Getting back to that Aetna advertisement. It is not your imagination, health insurance rates have risen much faster than other costs of living. The image above is courtesy of the Kaiser Family Foundation. It illustrates the cumulative changes in health insurance premiums, workers’ contribution to premiums, inflation, and workers’ earnings from 1999-2010. It is important to realize the data on this chart is purely from employer sponsored plans and does not include retirees or the self-employed.
The past decade had an overall inflation rate of 31%, or an average 3.1% per year. Earnings during the same time period increased by 42%, for those that kept their jobs throughout the decade! The rising costs of health insurance dramatically outpaced core inflation and wage increases with a 138% increase. Finally, in reaction to the increase in premiums, businesses passed this cost to the employees who saw the costs of their insurance rise by 159% in one decade.
To see the impact of this increase, let’s take a look at a hypothetical worker who was making $30,000 in April of 1999. Based on this data, by April of 2010, they were making $42,600. According to the Kaiser Family Foundation, the average health insurance premium in an employer sponsored plan was $5,791 in 1999 with the employer covering $1,543 and the worker paying the remaining $4,247. By 2009, the employer was paying $3,515 and the employee a whopping $9,860 for a total premium of $13,375.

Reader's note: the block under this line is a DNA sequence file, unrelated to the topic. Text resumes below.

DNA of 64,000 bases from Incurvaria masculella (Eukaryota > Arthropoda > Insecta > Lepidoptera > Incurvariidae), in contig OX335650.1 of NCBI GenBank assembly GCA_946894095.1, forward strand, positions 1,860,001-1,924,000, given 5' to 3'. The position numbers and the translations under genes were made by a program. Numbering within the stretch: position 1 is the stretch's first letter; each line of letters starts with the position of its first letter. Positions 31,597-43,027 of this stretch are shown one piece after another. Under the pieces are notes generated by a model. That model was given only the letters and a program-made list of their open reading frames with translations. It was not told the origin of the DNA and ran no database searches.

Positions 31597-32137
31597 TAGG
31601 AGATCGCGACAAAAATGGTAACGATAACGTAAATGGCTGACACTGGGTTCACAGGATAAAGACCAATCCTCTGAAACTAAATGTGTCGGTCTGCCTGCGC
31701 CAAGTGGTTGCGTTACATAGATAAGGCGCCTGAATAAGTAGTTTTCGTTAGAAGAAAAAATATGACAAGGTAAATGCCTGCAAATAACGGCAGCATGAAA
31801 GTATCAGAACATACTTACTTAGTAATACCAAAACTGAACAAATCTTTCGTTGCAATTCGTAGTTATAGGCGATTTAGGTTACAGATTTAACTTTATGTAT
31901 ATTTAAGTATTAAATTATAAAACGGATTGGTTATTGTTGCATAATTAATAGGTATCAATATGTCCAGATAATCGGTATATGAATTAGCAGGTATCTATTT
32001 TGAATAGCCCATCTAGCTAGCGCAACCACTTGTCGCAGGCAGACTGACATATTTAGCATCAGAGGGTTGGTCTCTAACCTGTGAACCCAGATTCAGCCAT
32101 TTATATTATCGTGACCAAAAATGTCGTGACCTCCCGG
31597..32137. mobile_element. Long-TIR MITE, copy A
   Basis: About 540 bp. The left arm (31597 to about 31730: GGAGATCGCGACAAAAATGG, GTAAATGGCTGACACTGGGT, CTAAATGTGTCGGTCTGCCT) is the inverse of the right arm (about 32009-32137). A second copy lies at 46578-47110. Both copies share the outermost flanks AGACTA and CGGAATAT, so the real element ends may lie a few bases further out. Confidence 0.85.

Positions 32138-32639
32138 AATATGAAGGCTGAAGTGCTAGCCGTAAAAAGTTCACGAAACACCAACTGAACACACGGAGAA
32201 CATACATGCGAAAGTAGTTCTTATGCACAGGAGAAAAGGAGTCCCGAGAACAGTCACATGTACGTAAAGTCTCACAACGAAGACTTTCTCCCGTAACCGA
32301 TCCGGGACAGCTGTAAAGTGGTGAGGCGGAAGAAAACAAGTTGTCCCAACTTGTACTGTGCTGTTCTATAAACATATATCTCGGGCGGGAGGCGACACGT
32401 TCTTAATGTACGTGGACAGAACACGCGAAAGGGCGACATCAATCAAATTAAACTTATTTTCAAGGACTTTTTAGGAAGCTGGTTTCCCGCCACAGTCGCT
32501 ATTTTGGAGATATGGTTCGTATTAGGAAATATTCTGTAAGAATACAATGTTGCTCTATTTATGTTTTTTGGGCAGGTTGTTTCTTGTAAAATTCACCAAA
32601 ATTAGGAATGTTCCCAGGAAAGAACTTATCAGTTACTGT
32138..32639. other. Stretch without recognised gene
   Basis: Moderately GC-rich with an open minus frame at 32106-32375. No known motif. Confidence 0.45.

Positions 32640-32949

Using the hypothetical worker, in 1999 their health insurance premiums represented 14.1% of their earnings. In 2010, these premiums represented 23.1% of their earnings!
We have very little control over the rising costs of health insurance, so I’m not suggesting you can, or should, reduce your expenses for insurance. My point is that we are often told our generation is less responsible, particularly financially, than previous generations. As a result, we may have feelings of guilt that we just don’t handle our money as well as our parents and grandparents. But, the reality is that we have costs our ancestors never experienced. As these costs eat up more and more of our income, we must focus more intensively on our spending.
But, we can only address the spending we can control. And our controllable expenses are rapidly being replaced by uncontrollable expenses like insurance premiums.
Funny, that’s the same problem congress is experiencing. In 1965, the Federal Government spent $1.8 Billion, or 1.5% of the Federal Budget, on health care. In 2010, the Federal Government spent 4820.7 Billion or 23.7% of the Federal Budget.
Isn’t it odd that the costs of health care has risen even with the Federal Government pouring so much money into it? Or, is the Federal Government actually a major cause of the rapid rise in health insurance premiums and health care costs?